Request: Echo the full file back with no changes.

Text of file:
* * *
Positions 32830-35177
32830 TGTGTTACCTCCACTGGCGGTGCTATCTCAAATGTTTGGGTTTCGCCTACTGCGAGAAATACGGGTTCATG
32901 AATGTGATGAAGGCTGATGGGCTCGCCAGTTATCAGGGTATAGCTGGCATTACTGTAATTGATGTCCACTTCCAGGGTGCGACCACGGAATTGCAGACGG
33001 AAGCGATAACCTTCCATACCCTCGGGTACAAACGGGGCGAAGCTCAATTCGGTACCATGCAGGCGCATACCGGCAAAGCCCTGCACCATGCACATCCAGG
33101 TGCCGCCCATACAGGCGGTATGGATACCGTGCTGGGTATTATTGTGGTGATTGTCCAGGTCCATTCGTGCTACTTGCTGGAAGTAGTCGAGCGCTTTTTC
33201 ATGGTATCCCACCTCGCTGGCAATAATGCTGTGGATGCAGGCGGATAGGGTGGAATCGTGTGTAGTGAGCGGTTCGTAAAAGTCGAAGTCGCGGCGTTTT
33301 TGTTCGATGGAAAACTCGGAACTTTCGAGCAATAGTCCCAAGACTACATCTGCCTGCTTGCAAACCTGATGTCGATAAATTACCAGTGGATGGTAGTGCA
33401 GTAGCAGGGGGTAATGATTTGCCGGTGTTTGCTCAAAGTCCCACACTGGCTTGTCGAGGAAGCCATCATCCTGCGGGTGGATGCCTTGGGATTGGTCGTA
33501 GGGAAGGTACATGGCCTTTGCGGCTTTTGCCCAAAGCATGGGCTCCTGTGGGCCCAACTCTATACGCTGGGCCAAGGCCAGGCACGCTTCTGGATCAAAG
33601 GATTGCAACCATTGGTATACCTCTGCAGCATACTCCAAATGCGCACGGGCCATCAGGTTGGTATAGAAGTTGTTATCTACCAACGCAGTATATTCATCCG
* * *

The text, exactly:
Positions 32830-35177
32830 TGTGTTACCTCCACTGGCGGTGCTATCTCAAATGTTTGGGTTTCGCCTACTGCGAGAAATACGGGTTCATG
32901 AATGTGATGAAGGCTGATGGGCTCGCCAGTTATCAGGGTATAGCTGGCATTACTGTAATTGATGTCCACTTCCAGGGTGCGACCACGGAATTGCAGACGG
33001 AAGCGATAACCTTCCATACCCTCGGGTACAAACGGGGCGAAGCTCAATTCGGTACCATGCAGGCGCATACCGGCAAAGCCCTGCACCATGCACATCCAGG
33101 TGCCGCCCATACAGGCGGTATGGATACCGTGCTGGGTATTATTGTGGTGATTGTCCAGGTCCATTCGTGCTACTTGCTGGAAGTAGTCGAGCGCTTTTTC
33201 ATGGTATCCCACCTCGCTGGCAATAATGCTGTGGATGCAGGCGGATAGGGTGGAATCGTGTGTAGTGAGCGGTTCGTAAAAGTCGAAGTCGCGGCGTTTT
33301 TGTTCGATGGAAAACTCGGAACTTTCGAGCAATAGTCCCAAGACTACATCTGCCTGCTTGCAAACCTGATGTCGATAAATTACCAGTGGATGGTAGTGCA
33401 GTAGCAGGGGGTAATGATTTGCCGGTGTTTGCTCAAAGTCCCACACTGGCTTGTCGAGGAAGCCATCATCCTGCGGGTGGATGCCTTGGGATTGGTCGTA
33501 GGGAAGGTACATGGCCTTTGCGGCTTTTGCCCAAAGCATGGGCTCCTGTGGGCCCAACTCTATACGCTGGGCCAAGGCCAGGCACGCTTCTGGATCAAAG
33601 GATTGCAACCATTGGTATACCTCTGCAGCATACTCCAAATGCGCACGGGCCATCAGGTTGGTATAGAAGTTGTTATCTACCAACGCAGTATATTCATCCG